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Fri, Jan 12, 2007

CarterGyro Achieves Amazing Vertical Take-offs

During flight-testing of their new gyro prototype just prior to New Year's Day, Carter Aviation Technologies (Carter) reports that their test pilot, George Mitchell, executed several vertical take-offs where the aircraft was able to jump more than 150 feet straight up into the air. According to Mitchell, "It was phenomenal! But, it took a little getting used to. It's not something you do with the average gyro. The "g" meter showed 2.25 Gs on take-off!" The amazing take-offs were the result of a new rotor system that Carter developed for the gyro.

Although the new rotor system was pit-tested to 670 rpm (on a Corvette engine) initial flight-tests began with the rotor rpm well under maximum. As George became more comfortable with the safety aspects of the new rotor system he began testing its capability. One of the first tests was an aborted take-off at minimum jump take-off rpm to prove that the stored energy in the rotor was enough to safely return the pilot to the ground. The test video shows it worked perfectly.

Next, he performed a near vertical landing approach and then applied full throttle just feet from the ground for a go-around. Again, the system proved its capability. As Mitchell developed more confidence the rotor rpm was increased to a maximum 490 rpm. It was then that the take-off angle increased to true vertical for 150 feet. If the aircraft was allowed to accelerate forward after the jump take-off it achieved an altitude of about 300 feet before the rotor rpm slowed to cruise.

Carter President and CEO, Jay Carter, Jr., was visibly excited. His first comments were, "This is awesome! Now we can show that our basic technology has applications beyond our own designs."

The recent flight-tests were a culmination of a series of flight-tests set to prove the capability of several of Carter's basic technological developments. In late 2004 Carter purchased a stock autogyro kit and began integrating their technology into the building of the aircraft. Previously, all of Carter's technology was incorporated into their own prototype so there was no direct comparison of their technology to what was available in the industry. Carter felt this comparison was important to validate their technology. The new gyro prototype was termed the CarterGyro Demonstrator/Trainer (CGD/T or CarterGyro). Carter first added their patented landing gear. The gear has a 14-inch stroke and has the ability to absorb a landing impact of up to 6.0 Gs (thus far only 3.5 Gs have been recorded during flight-tests). This is remarkable for a gyro. While under full control, the aircraft can literally drop-in vertically from any altitude safely.

Carter's patented, hollow-blade, composite prop was the next addition. Its diameter is 60 inches and it produces 325 pounds of static thrust from 60 HP and yet it weighs only 10.5 lbs with the pitch change controller. In testing, the Carter prop had a 21% increase in efficiency for the same hp as the standard kit prop. Mitchell's report was, "It provides a real kick in the pants for a very short take-off."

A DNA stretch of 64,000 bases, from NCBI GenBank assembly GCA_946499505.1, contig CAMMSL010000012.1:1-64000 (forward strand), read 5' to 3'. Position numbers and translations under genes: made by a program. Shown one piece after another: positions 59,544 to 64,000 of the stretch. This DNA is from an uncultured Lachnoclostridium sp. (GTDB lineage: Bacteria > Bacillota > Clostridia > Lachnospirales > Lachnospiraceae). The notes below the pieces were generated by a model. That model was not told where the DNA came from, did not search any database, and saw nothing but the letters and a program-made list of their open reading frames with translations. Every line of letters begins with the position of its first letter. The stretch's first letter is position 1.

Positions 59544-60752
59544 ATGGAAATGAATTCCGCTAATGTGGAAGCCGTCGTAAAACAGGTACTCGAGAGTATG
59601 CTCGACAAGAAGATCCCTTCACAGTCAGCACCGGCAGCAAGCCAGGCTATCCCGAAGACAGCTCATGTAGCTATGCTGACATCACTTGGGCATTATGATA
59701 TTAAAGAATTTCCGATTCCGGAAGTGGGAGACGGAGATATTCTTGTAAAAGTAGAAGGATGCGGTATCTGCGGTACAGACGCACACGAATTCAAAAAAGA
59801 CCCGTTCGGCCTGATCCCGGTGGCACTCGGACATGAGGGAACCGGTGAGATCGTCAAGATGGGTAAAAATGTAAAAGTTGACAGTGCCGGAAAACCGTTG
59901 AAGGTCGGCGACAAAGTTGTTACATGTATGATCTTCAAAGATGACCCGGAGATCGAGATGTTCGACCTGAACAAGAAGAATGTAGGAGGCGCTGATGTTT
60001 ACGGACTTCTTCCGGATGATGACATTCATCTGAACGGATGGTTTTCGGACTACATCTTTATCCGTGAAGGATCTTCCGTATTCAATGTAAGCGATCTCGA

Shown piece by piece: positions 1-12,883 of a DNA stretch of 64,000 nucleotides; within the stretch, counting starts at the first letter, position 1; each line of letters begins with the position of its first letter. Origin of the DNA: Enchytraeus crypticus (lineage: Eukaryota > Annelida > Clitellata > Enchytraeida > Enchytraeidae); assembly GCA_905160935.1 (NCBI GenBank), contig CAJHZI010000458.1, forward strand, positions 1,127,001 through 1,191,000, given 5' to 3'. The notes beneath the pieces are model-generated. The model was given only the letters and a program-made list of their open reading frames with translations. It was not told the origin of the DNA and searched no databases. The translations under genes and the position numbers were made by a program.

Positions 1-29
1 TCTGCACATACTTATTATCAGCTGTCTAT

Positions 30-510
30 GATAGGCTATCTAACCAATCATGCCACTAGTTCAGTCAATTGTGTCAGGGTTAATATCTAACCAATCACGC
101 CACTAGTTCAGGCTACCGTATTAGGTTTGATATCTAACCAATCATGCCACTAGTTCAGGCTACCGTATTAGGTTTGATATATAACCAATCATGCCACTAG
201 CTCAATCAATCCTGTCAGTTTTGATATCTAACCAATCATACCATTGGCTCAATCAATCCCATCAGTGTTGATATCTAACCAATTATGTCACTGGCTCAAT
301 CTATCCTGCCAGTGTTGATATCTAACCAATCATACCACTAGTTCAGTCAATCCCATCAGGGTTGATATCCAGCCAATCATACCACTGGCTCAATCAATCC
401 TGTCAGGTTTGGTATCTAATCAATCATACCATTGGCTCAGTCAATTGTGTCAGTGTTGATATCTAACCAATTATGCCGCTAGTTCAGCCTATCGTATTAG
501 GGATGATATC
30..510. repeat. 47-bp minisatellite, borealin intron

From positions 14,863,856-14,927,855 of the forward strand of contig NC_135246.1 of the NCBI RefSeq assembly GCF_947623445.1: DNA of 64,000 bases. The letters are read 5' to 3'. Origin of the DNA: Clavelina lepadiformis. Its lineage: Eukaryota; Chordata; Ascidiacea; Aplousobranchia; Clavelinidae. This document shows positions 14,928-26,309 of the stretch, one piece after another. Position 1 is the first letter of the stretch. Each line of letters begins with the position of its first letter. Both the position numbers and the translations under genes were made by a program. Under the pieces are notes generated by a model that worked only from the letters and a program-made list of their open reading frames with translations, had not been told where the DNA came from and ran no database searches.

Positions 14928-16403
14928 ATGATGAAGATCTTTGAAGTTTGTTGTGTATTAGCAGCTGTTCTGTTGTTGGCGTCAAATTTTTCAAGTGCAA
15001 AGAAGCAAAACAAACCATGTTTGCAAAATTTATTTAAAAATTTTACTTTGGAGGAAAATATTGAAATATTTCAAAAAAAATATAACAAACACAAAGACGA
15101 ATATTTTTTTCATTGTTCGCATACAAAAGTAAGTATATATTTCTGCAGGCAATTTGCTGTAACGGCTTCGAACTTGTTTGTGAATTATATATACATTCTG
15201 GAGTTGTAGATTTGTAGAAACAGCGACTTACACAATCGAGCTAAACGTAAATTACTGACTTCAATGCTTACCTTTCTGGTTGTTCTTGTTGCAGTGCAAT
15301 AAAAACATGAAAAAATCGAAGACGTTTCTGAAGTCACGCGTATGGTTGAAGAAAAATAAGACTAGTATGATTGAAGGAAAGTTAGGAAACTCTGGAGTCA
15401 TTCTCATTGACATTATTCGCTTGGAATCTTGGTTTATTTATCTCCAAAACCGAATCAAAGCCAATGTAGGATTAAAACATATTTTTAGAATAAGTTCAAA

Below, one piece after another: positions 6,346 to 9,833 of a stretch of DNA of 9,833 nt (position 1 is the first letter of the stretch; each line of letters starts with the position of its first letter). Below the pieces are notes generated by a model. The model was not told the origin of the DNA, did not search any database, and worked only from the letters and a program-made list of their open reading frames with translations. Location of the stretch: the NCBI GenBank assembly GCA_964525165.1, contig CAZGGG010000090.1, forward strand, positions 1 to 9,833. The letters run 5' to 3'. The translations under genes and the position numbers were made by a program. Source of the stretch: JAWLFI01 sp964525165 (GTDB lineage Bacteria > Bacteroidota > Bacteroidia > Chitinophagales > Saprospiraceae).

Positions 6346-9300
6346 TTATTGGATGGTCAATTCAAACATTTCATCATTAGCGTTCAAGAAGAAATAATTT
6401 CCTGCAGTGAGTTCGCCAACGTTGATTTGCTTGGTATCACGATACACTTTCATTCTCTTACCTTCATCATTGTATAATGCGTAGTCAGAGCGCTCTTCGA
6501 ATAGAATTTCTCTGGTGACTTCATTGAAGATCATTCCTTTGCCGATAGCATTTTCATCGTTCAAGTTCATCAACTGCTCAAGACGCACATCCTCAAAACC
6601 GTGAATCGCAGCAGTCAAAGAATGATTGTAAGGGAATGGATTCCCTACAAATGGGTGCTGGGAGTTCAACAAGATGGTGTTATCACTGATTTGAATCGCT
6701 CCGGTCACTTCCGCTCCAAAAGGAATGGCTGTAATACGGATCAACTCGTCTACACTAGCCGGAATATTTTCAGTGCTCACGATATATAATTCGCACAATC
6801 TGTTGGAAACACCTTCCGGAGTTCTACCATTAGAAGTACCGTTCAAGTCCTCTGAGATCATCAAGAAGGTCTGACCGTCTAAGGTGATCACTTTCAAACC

The 26-foot Carter rotor was added to the CGD/T last summer. The length is the same as the stock rotor although the cord is 2 inches wider. At that time, Carter expected the new rotor to provide more than 3 times the lift of the kit's stock rotor giving the CGD/T jump takeoff capability. To improve the safety of the aircraft and simplify operation Carter developed a mechanical, rotor pitch controller. The controller initially holds the rotor pitch flat to minimize the hp required for take-off. When the pilot is ready for take-off he engages the controller. From that point on - through high-speed flight, vertical landing, shut down and the next vertical take-off - the rotor pitch is completely automatic with no pilot input. In order to keep the initial take-off Gs down the rate of pitch increase is also controlled. In addition, to stop the very high inertia rotor a brake had to be installed. According to Carter, "The rotor design allows for a tremendous amount of energy to be stored - about three times the energy per pound of gross weight of any other rotor system. By developing an automatic control we have made it simple and safe to manage that energy." A patent for the new, automatic, rotor pitch change controller is currently pending.

Carter continued, "We couldn't be happier with the last test results. We've completed the hours of flight-testing required by the FAA since the rotor changes were made, but we will continue to look at the overall safety and response of the systems. There are still some features that we would like to add like an electric starter, but we feel the CGD/T can now visually demonstrate that the age of true personal flight is at hand. We now have a vehicle that can safely take-off from your driveway, fly 200 miles, and then safely land and take-off from a truck stop to refuel, or a restaurant to eat, or a hotel where you can spend the night. The CGD/T is a mini-Personal Air Vehicle (PAV). It is a glimpse of what our fully enclosed, 2+2, PAV prototype will be capable of when it is introduced later this year."

Carter plans to use the CGD/T to publicly demonstrate the capabilities of their technology and to preview their new Personal Air Vehicle. The PAV is now scheduled for flight-testing in mid-2007.



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